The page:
Some time back I saw popular improviser Damo Suzuki playing in Dublin venue Crawdaddy. I republish my comments here for anyone who did not have the opportunity to read them last time, and as a taster for my forthcoming incredibly fascinating discussion of the time he played with The Jimmycake.
Supporting the well-known sultan of improvisation were a couple of local acts. First up, some laptop guy. He made the kind of music laptop people make. You can buy programmes that generate this stuff automatically for you, can't you? Anyway, all enjoyable enough if not earth shattering. Next support was this amazing Scottish guy whose thing is hitting cymbals. He would use a drumstick in one hand and a set of maracas in the other, or some variant thereof. Sometimes he just scratched at the surface of the cymbals to create a strange shimmery sound. All in all this was a lot more interesting than it sounds, being hypnotic and trance inducing. I wish I could remember his name.
Damo Suzuki himself was playing with some local musicians from the band E=S+B - two keyboardists, a drummer, and a percussionist, all masked. Allegedly Damo never rehearses with the bands he plays with, meaning that there is always the risk of any performance he gives being a formless, meandering mess. Tonight things seemed a lot more focussed, to such an extent that you would think they were playing prepared pieces. It is possible that essentially the band were playing the kind of stuff they always play and Damo was just improvising vocals over the top, but even at that it seemed a lot more together than might have been expected. Someone did say on the interweb that they did a very long soundcheck, so maybe that in practice doubles up as a backdoor rehearsal.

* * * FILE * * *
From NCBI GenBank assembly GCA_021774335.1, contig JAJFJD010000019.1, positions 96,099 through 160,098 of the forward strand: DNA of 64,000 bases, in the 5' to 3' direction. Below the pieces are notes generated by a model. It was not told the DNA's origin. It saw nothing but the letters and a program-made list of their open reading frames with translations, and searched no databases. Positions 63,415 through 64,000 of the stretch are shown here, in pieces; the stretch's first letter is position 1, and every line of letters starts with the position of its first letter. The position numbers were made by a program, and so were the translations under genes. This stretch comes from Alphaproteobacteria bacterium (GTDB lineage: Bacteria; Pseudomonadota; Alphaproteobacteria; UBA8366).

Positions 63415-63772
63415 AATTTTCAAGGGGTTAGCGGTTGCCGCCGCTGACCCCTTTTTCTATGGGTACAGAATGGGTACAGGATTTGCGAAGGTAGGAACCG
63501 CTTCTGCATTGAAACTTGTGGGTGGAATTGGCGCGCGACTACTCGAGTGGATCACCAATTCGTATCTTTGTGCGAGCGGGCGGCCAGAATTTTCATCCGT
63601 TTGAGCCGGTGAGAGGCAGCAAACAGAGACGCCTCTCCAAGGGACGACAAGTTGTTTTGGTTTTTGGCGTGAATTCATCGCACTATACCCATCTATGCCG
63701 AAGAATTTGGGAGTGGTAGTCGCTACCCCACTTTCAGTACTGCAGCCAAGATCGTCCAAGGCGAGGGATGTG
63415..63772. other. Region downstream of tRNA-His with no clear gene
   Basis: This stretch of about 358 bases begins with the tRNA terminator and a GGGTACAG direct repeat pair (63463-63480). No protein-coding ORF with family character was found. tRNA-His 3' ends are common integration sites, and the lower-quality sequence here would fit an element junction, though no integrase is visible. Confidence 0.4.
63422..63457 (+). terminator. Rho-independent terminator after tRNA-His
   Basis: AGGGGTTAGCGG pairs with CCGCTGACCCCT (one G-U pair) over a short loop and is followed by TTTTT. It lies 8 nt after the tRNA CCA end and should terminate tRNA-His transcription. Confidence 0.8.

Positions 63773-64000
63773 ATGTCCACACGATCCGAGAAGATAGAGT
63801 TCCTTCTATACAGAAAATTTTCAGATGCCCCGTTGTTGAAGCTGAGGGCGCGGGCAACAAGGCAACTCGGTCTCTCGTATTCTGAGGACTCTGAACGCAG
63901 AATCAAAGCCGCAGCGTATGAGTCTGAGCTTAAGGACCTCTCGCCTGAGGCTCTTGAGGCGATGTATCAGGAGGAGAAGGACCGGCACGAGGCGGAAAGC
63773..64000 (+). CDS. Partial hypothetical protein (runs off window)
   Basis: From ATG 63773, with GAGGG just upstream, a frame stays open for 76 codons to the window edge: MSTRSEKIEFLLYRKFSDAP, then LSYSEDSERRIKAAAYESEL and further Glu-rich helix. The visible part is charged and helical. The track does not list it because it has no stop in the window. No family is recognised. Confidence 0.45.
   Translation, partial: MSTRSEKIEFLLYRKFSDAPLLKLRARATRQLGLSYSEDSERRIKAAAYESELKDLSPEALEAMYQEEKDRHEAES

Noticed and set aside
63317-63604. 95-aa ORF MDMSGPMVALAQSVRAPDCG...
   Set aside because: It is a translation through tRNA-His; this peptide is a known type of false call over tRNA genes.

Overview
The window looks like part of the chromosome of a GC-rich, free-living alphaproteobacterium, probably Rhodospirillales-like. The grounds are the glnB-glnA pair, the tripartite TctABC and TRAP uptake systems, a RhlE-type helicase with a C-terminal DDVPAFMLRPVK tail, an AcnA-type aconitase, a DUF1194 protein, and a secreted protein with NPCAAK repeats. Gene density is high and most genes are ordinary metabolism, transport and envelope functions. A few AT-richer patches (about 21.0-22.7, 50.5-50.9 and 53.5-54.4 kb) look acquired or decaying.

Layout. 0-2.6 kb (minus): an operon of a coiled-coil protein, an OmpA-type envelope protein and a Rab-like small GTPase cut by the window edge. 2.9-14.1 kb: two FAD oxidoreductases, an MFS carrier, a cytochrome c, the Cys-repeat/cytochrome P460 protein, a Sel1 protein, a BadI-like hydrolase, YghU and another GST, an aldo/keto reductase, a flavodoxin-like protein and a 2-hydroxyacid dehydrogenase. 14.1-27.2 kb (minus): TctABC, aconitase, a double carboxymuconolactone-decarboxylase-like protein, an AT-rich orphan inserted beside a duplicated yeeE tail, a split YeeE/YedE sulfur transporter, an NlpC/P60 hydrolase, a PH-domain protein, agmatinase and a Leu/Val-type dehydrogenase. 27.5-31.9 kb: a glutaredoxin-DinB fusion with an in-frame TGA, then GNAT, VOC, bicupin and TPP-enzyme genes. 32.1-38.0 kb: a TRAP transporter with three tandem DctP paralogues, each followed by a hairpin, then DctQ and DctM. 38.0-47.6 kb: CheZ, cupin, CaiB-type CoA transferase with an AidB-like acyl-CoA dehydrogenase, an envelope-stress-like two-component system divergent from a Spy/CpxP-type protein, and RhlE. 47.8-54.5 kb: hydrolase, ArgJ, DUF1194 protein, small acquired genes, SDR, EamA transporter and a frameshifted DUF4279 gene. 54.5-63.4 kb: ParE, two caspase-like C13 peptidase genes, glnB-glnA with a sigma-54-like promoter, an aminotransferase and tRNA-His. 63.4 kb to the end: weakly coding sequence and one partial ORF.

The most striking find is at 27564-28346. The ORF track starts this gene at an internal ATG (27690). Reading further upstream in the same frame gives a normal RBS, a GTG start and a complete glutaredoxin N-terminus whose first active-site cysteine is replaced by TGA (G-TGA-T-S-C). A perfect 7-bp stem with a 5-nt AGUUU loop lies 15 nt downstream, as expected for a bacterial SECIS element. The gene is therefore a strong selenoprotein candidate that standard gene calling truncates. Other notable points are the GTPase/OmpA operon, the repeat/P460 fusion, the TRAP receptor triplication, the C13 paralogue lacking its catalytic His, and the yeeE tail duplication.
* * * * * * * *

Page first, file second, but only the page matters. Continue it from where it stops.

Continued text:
I liked the music that came from this collaboration a lot. Like the drum guy, it was hypnotic, but it was a good bit more melodic and rocky. My intention for the future is to seek out more music from these E=S+B people. I heard that they are some kind of off-shoot of the band Wormhole, who were liked by me in the early 1990s.
I bought a Damo Suzuki double album from the nice German lady doing his merchandising, but I haven't listened to it enough yet to say too much about it.
Spurred on by the Damo Suzuki gig, I've been thinking about what a funny old rock and roll world it is. I mean, take improvisation (please, take it (nurse, call the sides doctor!)). Everyone loves it, at least in the world of music, but imagine how irritated you would be if novelists just made up books as they went along and never went back to re-write anything? I can definitely see the appeal of improvisation to musicians, but looking at the matter from first principles it is hard to see any intrinsic benefits for listeners in making up tunes as you go along.